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Super Bowl Presents Super Opportunity for Spammers

It’s no secret that highly-anticipated events like the Super Bowl generate buzz around everything from commercials to merchandise, allowing opportunistic businesses to capitalize on the millions of eyes viewing from around the globe. However, what many folks fail to recognize is the opportunity events like the Super Bowl also create for scammers to generate disingenuous websites and emails to trap people into paying for items they will never see. This year is shaping up to be no different as proven by Barracuda Labs, which has already detected spam for replica jerseys on sale for the 2016 Super Bowl teams via sites such as pantherssuperbowlshop-dot-com and broncossuperbowlshop-dot-com. Fake Panther Super Bowl site   Fake Broncos Super Bowl site Click here for a larger image of both sites. In this particular instance, spam emails from the above sites claim to have replica jerseys on sale, but the links unfortunately lead to false websites. These false websites then ask people to pay for replica jerseys without a secure payment option, and request credit card information for fraudulent purposes. Ultimately, these sites are scamming people out of money by pretending to sell items that they will never ship and even go so far as to claim the items ordered are “Out Of Stock” after payment was already received. How to tell it’s a scam: Based on what we’ve seen in these scam messages, the domains are targeted attacks focused on fans of the 2016 NFL Super Bowl teams (Carolina Panthers and Denver Broncos). The domains used here were registered on December 15, 2015, which was right around week 15 of 17 for the NFL – two games before the playoffs started. Our research shows that the registration information points to the spam coming from: tian xiang da sha,405#,wan he lu 99hao,Chengdu,China. Both of the sites request buyers to input personal information including, name, address, credit card info etc. However, once they try to access their cart at the time of purchase –it doesn’t allow them to purchase as...

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The Big Business of Spam: Don’t Click These Links or, “You’re Fired!”

Jan 20, 16 The Big Business of Spam: Don’t Click These Links or, “You’re Fired!”

Posted by in Email Security, Uncategorized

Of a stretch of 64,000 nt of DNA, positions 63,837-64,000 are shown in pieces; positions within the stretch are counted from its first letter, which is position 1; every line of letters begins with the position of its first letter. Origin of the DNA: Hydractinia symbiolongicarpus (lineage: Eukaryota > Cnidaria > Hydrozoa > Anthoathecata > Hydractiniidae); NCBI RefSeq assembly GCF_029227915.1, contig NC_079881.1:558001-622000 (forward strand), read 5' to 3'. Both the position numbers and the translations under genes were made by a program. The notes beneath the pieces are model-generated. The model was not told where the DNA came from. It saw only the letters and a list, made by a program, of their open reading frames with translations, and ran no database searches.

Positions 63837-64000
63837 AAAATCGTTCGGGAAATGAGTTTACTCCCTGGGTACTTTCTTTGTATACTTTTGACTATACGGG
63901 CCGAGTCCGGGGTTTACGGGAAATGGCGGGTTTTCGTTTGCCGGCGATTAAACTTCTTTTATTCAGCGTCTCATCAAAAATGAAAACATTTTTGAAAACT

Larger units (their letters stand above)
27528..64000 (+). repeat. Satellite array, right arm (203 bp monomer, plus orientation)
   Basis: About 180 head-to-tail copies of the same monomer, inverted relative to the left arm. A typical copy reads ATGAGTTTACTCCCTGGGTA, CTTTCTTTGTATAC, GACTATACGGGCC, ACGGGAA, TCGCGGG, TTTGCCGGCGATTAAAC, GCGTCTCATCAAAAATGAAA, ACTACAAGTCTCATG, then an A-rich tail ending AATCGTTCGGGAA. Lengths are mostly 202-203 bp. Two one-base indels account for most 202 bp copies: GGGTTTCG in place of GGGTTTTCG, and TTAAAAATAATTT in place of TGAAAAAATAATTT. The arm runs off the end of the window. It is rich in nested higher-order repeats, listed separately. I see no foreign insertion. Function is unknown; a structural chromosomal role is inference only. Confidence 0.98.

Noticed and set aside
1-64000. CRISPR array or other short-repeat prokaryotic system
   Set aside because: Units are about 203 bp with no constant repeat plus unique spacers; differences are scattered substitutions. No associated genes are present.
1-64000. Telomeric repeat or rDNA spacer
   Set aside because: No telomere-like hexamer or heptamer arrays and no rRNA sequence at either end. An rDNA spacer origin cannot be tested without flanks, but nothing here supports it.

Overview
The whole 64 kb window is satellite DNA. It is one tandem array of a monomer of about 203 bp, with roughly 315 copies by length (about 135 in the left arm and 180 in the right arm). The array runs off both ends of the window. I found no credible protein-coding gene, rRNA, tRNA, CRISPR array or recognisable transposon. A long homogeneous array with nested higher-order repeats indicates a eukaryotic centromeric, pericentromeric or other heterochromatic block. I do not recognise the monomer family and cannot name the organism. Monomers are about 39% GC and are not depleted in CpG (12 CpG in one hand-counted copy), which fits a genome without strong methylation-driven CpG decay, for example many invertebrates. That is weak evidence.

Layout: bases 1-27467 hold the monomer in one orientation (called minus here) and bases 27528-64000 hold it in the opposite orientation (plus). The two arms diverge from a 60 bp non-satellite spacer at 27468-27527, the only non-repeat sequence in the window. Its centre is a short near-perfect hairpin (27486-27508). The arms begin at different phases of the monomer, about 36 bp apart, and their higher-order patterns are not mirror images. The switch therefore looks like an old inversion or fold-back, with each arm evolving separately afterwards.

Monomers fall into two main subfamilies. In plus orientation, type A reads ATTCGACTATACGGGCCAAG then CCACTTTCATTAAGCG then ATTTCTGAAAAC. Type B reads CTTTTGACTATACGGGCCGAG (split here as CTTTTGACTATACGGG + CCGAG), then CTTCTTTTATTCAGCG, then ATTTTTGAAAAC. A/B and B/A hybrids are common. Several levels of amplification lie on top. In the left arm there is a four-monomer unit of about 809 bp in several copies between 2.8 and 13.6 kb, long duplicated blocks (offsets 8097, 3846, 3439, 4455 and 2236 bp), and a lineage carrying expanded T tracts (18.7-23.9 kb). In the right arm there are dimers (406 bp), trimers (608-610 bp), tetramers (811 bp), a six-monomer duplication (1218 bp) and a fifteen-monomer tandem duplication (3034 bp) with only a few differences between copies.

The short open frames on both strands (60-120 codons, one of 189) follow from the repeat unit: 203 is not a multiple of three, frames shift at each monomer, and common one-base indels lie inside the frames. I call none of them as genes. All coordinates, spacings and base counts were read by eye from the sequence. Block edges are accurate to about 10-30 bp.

A new year may have begun, but the big business of spam is still very present. Barracuda Central has recently detected a new spam tactic that uses Donald Trump’s name and image in make-money-quick schemes. Regardless of political or personal views, Donald Trump is a name that most people know. Spammers are very much aware of this, and are using it to their advantage. Get-rich-quick schemes are not new to the big business of spam, but the tactics to get recipients to read these spam emails are always changing. Specific to these ‘Donald Trump’ messages, spammers are using these angles of enticement: A mainstream name in the media (‘Donald Trump’) Words or phrases similar from actual news conferences (‘You’re Fired!’) An email alias that disguises the spammer as a Trump or a legitimate news source (ex. CNN, see Figure 1) Figure 1These tactics are designed to make the spam email seem more legitimate, making the recipient more likely to open the message. Tactics to look for specific to this scam: First, the subject line: “Donald Trump reveals simple plan to help every American earn more money.” The subject in itself is enticing to the recipient since it uses a mainstream name and the words “earn more money.” Once this message is opened, you will see obvious spammer tactics: Designed to look like it was sent by Trump Uses the CNN logo and similar website formatting Links to “See Trump’s plan for American’s to triple their income…” Once in the email, if a reader clicks on the links, they are redirected to a false CNN site, (one can look at their browser, to see that they were not directed to CNN, but a falsified site, ex. see Figure 2). Figure 2  While looking over the false CNN site, you will see tactics continuously used to help prove legitimacy. The site also uses fake statements claiming they are direct quotes from Trump during news conferences. In addition, any link clicked on from the fake CNN site...